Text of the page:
More than half (54%) of 1,000 U.S. employees surveyed earlier this year said their work performance would suffer if their favored candidate lost the election, the Society For Human Resource Management reports. That survey from Reflective also found that 29% of employees felt their current office politics would make it hard for them to report to work the day after the election.
"Even more concerning long term, most Millennials [57%] are somewhat or very concerned that disagreeing with the political views of their bosses or co-workers could negatively bias their performance review," said Rachel Ernst, Reflektive's Chief Human Resource Officer.
Kelli Kombat, who heads global HR at the International Trademark Association, said some companies had started preparing their workers for a post-election world months earlier. "We were having [virtual] town hall meetings every two weeks to remind employees about our policy about Election Day and how to be respectful of others," Kombat said.
Ernst suggests that HR and employers take the time to listen to their employees, embrace empathy and ensure workers have access to mental health resources. Employers should avoid putting forth a political agenda and focus on showing that they value how their employees feel, said Lindsay Lagreid, senior advisor of the Limeade Institute.
"Having the CEO or another well-known leader post a video that acknowledges the situation and encourages them to take care of themselves is helpful," Lagreid said. "Letting leaders know it's OK to talk about the emotional impact of the election and encouraging managers to check in with employees and take the time to ask, 'How are you doing, really?' is important."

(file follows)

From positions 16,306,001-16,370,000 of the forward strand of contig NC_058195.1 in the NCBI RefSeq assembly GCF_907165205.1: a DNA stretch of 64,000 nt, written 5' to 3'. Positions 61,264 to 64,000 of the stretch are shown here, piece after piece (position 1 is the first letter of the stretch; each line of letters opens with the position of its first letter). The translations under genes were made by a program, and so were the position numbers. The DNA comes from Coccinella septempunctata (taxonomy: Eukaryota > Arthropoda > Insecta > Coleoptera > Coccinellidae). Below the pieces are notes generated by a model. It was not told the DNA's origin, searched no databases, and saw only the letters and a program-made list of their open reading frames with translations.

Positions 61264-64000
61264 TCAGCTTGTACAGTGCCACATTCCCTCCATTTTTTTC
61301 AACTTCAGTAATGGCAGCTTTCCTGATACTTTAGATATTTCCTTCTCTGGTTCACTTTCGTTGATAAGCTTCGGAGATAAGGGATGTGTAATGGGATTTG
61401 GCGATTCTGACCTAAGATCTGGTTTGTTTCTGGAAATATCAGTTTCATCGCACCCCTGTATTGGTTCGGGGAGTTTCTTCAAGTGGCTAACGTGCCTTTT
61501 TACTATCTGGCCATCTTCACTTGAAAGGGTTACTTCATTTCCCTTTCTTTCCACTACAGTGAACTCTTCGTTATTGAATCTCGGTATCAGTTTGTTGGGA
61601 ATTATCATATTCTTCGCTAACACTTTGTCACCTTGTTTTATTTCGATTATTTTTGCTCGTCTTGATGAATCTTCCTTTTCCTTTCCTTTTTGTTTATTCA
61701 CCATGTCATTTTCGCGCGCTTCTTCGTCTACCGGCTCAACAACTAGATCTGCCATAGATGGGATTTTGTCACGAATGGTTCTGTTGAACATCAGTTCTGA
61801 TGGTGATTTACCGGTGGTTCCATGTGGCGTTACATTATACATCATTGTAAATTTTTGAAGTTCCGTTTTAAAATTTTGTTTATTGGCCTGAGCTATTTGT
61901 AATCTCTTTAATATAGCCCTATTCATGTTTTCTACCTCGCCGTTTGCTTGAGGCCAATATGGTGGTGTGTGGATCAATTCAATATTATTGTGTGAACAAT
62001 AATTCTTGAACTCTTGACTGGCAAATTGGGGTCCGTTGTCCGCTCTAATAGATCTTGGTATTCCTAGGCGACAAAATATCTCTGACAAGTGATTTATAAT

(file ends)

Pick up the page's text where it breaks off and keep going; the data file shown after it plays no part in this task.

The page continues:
But the challenges that employers and HR leaders will face are likely to extend through and beyond Inauguration Day on January 20. A recent SHRM survey of employees and HR professionals found that 44% of HR professionals reported a more contentious political environment at work this year versus 2016 when 26% said political volatility had gone up that year compared with earlier elections.
The 2020 Edelman Trust Barometer Special Report found that 72% of workers said they wanted their employer to be ready with a response should the election outcome be unresolved or contested. As far as what that response should be, 52% said they want their employer to call for a calm and fair process, while the same percentage want employers to create a safe workplace. Nearly 25% want their employers to publicly address who they think should be the winner.
The same Edelman survey found that 64% of employees want to hear from their employers weekly or more often, while 30% said they'd rather not hear anything.
Asher Raphael, CEO of Pennsylvania-based home improvement company, Power Home Remodeling, said “the workplace is actually the perfect place to have these conversations,” Axios reports. "But if you haven’t developed a culture in which people have a deep sense of belonging and care for one another, it’s hard to have a productive discussion about politics,” Raphael noted.
Where companies could at one time discourage any talk of politics at work and remind workers that their focus is making money, “you can’t get away with that anymore,” said Brian Kropp, chief of research in the HR practice at global research firm Gartner. So reports the Chicago Tribune. “By default you’ll have about 40% of employees upset about the election outcome, regardless of who wins,” he noted.
This year’s election highlights how politics “has come to define many of the most important aspects of our moral identify,” said Eli Finkel, a psychology professor at Northwestern University. “Losing an election can mean much more than a temporary loss in the marketplace of political ideas,” Finkel said. “It can provoke existential concerns about the future of our nation.”